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Old November 4th, 2008, 04:04 PM   #1
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Recording Audio w/Artificial Rain

We're building a small rain machine (approximately 6'x6') and have to record a few lines of dialogue during the scene in which it is going to be used. Is the sound of the rain going to ruin our audio (and require us to use ADR) or is it possible to get high quality sound even with the rain? My concerns are the distance the mikes are going to be from the actors and the sound of the rain muffling their voices. Thanks, Ryan
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Old November 4th, 2008, 04:11 PM   #2
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Quote:
Originally Posted by Ryan Krickow View Post
...Is the sound of the rain going to ruin our audio (and require us to use ADR) or is it possible to get high quality sound even with the rain?
Maybe. How loud is the device? How close is the noise source to the actors? How distant will the microphones be? You probably don't yet know the answers to these questions, so neither does anyone else :)

Quote:
Originally Posted by Ryan Krickow View Post
...My concerns are the distance the mikes are going to be from the actors and the sound of the rain muffling their voices.
Sorry to restate what you probably already know - you may need to get the mics closer. You may need to work in a plant mic. You may need to use lavs. You may need to protect mics from water. You may need to redesign the rain machine to move noise sources further away from actors.

And now, the real answer: test. Test before all the crew and all the actors and the director are standing around giving you da' stink eye while you're sweating...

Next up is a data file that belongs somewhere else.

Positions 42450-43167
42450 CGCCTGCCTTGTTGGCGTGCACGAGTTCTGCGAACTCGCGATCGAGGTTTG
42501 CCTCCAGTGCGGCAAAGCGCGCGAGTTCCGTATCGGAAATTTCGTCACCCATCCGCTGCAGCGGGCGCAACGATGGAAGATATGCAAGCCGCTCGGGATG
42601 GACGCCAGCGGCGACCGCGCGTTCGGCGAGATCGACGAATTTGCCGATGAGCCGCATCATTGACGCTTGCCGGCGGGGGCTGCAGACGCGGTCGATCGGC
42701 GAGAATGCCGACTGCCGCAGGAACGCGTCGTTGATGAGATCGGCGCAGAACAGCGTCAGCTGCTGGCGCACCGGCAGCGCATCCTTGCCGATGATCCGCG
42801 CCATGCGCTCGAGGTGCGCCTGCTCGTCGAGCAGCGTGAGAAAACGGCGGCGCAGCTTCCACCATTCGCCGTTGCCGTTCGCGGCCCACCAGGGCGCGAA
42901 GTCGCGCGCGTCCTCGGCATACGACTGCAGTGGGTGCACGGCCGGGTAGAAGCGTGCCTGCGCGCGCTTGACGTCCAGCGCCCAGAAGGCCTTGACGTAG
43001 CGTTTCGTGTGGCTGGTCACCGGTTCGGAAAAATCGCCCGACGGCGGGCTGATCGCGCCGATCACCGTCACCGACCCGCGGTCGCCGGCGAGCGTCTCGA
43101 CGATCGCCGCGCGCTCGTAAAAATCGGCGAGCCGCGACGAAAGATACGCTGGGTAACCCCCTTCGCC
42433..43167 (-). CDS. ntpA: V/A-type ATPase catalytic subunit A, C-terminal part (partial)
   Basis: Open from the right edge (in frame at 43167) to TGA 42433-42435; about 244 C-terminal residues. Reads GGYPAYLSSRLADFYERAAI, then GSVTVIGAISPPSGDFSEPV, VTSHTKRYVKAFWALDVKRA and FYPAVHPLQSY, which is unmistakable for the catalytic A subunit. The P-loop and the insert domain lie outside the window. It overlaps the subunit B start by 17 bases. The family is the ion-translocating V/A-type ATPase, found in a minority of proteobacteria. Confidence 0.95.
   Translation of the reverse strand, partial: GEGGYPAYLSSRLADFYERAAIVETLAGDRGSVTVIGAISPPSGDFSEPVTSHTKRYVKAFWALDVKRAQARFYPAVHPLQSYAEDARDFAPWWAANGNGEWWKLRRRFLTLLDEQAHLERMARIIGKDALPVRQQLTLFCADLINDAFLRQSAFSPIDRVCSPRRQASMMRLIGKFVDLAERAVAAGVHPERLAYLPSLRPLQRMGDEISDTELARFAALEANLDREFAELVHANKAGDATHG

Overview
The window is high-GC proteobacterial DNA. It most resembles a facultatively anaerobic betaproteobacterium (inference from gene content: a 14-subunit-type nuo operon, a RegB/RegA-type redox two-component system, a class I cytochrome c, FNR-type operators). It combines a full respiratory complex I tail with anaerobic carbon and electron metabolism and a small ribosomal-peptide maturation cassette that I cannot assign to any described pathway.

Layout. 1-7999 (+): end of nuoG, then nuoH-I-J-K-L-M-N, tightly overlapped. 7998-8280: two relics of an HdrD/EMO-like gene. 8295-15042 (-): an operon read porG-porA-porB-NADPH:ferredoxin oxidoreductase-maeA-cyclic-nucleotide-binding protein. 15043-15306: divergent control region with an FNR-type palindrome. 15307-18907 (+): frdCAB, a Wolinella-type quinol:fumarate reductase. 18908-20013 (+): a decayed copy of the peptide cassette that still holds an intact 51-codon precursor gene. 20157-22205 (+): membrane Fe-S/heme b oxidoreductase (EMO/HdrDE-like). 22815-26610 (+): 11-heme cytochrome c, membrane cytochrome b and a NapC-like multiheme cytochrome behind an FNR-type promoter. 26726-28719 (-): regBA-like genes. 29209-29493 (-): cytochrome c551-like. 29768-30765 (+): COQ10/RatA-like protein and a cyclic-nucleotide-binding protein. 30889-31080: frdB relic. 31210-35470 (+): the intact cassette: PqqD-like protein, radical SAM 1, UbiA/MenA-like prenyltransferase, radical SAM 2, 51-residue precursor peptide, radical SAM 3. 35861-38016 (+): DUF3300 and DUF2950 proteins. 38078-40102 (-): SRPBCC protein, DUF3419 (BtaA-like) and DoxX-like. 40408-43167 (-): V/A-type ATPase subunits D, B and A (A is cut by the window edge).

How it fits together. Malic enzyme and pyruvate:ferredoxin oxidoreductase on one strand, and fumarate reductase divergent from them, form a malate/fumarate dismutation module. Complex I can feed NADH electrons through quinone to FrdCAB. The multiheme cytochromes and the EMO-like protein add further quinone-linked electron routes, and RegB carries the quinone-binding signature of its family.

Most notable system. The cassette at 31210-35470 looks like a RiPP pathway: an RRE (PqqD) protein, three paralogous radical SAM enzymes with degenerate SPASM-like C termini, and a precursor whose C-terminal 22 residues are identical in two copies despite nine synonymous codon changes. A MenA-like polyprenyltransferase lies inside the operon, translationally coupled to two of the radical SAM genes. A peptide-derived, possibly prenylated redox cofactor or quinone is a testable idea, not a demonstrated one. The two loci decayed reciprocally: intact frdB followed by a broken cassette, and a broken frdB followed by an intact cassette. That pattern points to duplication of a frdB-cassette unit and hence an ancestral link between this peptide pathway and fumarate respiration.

PS. it is quite possible to get good dialog in the rain, especially when there isn't wind. Clothing people are wearing can also help or hinder. For example, soft clothing doesn't make noise when a raindrop hits it. Rubber/plastic coated raincoats do, and creak besides. Under the brim of a baseball cap can be a great place to hide a lav and protect it from raindrops. A condom can be used to protect lavs & plant mics. Transmitters are frequently sealed in the smallest pelican cases, with holes drilled for antenna and mic, and a drop of silicone caulk to seal the opening once the antenna or cable is in it.
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Old November 4th, 2008, 08:47 PM   #3
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As said there is always the ADR route if it is too noisy, also beware taking different shot angles as the rain will change phase and levels into a mic.
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Old November 4th, 2008, 11:34 PM   #4
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You may want to put something on the ground that will quietly absorb the raindrops if you can't see their feet in the shot.

Another option includes using very closely placed lav mics that are properly rigged and protected.
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